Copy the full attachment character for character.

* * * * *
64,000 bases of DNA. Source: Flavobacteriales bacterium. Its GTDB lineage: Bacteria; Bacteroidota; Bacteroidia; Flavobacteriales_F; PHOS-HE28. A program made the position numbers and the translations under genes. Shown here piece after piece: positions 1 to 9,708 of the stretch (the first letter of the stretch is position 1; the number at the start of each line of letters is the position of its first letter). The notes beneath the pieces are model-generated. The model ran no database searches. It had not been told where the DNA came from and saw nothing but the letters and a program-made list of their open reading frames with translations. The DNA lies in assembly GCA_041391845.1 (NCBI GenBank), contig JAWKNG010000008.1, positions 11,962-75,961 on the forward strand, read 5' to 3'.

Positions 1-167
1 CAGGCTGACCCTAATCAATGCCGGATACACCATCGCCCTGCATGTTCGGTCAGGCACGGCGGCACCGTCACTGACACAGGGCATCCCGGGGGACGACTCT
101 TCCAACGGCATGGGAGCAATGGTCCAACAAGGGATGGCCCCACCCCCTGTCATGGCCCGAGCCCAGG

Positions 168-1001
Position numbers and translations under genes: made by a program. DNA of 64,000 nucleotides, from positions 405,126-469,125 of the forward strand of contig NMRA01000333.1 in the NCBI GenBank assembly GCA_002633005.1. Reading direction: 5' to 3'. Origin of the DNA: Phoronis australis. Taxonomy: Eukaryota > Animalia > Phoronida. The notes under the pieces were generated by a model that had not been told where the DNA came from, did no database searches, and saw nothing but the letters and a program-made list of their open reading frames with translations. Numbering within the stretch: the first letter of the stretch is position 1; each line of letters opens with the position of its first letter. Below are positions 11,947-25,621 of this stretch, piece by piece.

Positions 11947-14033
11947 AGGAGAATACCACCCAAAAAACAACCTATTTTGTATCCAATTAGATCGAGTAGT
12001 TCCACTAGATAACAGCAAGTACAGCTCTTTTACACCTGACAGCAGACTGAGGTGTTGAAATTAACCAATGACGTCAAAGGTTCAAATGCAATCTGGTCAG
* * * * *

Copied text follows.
64,000 bases of DNA. Source: Flavobacteriales bacterium. Its GTDB lineage: Bacteria; Bacteroidota; Bacteroidia; Flavobacteriales_F; PHOS-HE28. A program made the position numbers and the translations under genes. Shown here piece after piece: positions 1 to 9,708 of the stretch (the first letter of the stretch is position 1; the number at the start of each line of letters is the position of its first letter). The notes beneath the pieces are model-generated. The model ran no database searches. It had not been told where the DNA came from and saw nothing but the letters and a program-made list of their open reading frames with translations. The DNA lies in assembly GCA_041391845.1 (NCBI GenBank), contig JAWKNG010000008.1, positions 11,962-75,961 on the forward strand, read 5' to 3'.

Positions 1-167
1 CAGGCTGACCCTAATCAATGCCGGATACACCATCGCCCTGCATGTTCGGTCAGGCACGGCGGCACCGTCACTGACACAGGGCATCCCGGGGGACGACTCT
101 TCCAACGGCATGGGAGCAATGGTCCAACAAGGGATGGCCCCACCCCCTGTCATGGCCCGAGCCCAGG

Positions 168-1001
Position numbers and translations under genes: made by a program. DNA of 64,000 nucleotides, from positions 405,126-469,125 of the forward strand of contig NMRA01000333.1 in the NCBI GenBank assembly GCA_002633005.1. Reading direction: 5' to 3'. Origin of the DNA: Phoronis australis. Taxonomy: Eukaryota > Animalia > Phoronida. The notes under the pieces were generated by a model that had not been told where the DNA came from, did no database searches, and saw nothing but the letters and a program-made list of their open reading frames with translations. Numbering within the stretch: the first letter of the stretch is position 1; each line of letters opens with the position of its first letter. Below are positions 11,947-25,621 of this stretch, piece by piece.

Positions 11947-14033
11947 AGGAGAATACCACCCAAAAAACAACCTATTTTGTATCCAATTAGATCGAGTAGT
12001 TCCACTAGATAACAGCAAGTACAGCTCTTTTACACCTGACAGCAGACTGAGGTGTTGAAATTAACCAATGACGTCAAAGGTTCAAATGCAATCTGGTCAG